How To Bake Fish In Clay

Start With A Gutted Fish

Start With A Gutted Fish


Baking fish goes back to the beginning of history. Not only is it simple, but baking takes advantage of almost the entire fish as a food resource. Shown here is a Talapia which was purchased at a local Superstore food section. It is already gutted and ready to bake.

Add Seasoning

Add Seasoning


Fish tastes great by it’s self but I like to add seasonings in the abdominal cavity and on the outside surface.

Wrap Fish In Leaves

Wrap Fish In Leaves


The fish is wrapped in foliage or wet paper. I find that cabbage leaves work well and is easily obtained at the local grocery store. It keeps the fish moist and acts as a barrier between the food and clay.

Use Bag And Bowl To Fashion Clay

Use Bag And Bowl To Fashion Clay


I place a mixing bowl inside a plastic grocery bag to protect the bowl as well as enabling my hand to slip between the bag and bowl surface in order to help form the clay wrap which should be 1/2″ – 1″ thick.

Cover Fish With Clay

Cover Fish With Clay


Complete the clay outer layer and you’ll end up with a football shaped mud ball. Seal any open holes or seams.

Bury Clay Encased Fish In Coals

Bury Clay Encased Fish In Coals


Place the fish mud ball on top of the coals and then place coals on top. For those who do dutch oven cooking this will be a familiar process using charcoal briquettes. I have found that using charcoal briquettes works better for this procedure because air can flow between the briquettes thus keeping them alive, whereas wood coals can be packed and tend to snuff out, requiring refreshed coals and/or a longer cooking time. Charcoal briquettes require about a 45 minute cook time whereas wood coals may take 60-75 minutes.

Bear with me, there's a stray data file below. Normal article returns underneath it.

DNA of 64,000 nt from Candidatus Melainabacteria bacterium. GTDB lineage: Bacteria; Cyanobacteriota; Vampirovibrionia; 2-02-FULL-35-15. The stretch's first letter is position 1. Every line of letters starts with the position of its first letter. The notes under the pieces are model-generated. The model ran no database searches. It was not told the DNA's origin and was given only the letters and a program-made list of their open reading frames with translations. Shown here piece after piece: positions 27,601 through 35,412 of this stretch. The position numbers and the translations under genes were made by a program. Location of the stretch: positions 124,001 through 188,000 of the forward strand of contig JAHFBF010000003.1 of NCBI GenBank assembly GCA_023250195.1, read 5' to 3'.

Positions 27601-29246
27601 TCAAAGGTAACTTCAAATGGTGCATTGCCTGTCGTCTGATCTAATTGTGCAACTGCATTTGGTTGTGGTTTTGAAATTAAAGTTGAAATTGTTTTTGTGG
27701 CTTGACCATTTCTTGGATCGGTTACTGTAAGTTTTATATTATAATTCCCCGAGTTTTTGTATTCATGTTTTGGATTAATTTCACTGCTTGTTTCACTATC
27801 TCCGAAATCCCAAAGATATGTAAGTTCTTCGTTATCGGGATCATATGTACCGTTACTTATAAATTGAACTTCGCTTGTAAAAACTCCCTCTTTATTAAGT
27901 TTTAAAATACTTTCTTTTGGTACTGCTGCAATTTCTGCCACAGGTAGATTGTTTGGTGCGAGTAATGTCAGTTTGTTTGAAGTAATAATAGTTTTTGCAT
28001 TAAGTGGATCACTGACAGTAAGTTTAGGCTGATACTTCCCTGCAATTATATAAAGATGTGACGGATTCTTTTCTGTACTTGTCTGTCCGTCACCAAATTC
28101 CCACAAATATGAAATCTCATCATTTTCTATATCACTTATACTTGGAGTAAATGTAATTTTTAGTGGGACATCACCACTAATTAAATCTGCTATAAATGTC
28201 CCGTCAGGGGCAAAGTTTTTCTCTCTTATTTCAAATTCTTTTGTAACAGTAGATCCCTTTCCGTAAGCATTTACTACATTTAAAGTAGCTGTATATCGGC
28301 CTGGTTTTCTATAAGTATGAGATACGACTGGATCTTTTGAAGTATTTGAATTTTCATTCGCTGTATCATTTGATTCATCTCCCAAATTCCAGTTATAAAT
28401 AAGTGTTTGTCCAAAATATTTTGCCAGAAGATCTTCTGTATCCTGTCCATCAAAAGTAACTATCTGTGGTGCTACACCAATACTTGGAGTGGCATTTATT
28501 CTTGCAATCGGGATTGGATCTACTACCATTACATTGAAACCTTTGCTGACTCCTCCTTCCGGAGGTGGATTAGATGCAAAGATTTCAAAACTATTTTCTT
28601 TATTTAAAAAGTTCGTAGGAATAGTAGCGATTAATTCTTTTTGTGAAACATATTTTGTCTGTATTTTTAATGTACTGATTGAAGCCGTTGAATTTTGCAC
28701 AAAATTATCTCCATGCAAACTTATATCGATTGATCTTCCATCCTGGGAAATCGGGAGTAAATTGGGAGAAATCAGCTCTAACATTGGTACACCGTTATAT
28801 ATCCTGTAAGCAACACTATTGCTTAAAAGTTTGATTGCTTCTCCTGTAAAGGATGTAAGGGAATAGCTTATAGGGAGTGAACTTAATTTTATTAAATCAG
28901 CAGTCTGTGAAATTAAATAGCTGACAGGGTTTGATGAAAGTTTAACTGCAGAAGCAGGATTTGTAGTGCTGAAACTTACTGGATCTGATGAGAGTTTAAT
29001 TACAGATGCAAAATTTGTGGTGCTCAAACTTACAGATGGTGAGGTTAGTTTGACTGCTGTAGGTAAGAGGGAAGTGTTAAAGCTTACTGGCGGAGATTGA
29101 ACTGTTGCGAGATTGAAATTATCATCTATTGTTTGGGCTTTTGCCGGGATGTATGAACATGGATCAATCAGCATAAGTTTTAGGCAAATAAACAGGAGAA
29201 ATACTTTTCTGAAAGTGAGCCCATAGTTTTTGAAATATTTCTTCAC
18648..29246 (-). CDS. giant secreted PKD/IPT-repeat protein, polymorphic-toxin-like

Break Open Clay Bundle

Break Open Clay Bundle


When the estimated cook time is finished, uncover the clay ball and examine it for hardness. A hard surface indicates that it’s finished whereas a soft surface indicates a need for further cooking. Like any cooking, if you feel that it’s not quite done, just let it bake some more. A hatchet is a handy opening device but a sharp rock will accomplish the same task.

Finished Baked Fish

Finished Baked Fish


When the surface is broken open, steam will come drifting out and by further opening the encasing, you will reveal an aromatic and visual delight. Transparent meat becomes opaque when it’s fully cooked. Use a fork to test the outer skin and meat for easy flaking and separation. You’ll find that the meat will virtually fall off the bones and makes access to all the tasty meat easy.
 
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2 thoughts on “How To Bake Fish In Clay

  1. As a young man, I camped w/a family below Sandstone Falls that used a method handed down from Native American Indians: a gutted fish w/scales was wrapped in large green leaves growing along the New River, then encased in clay and baked in glowing campfire coals. When hardened, the lump was cracked open w/a hatchet. The scales and skin remained with the leaves, leaving the white flesh easily removed from the bone. Cannot remember what kind of leaves were used, but the results were delicious!

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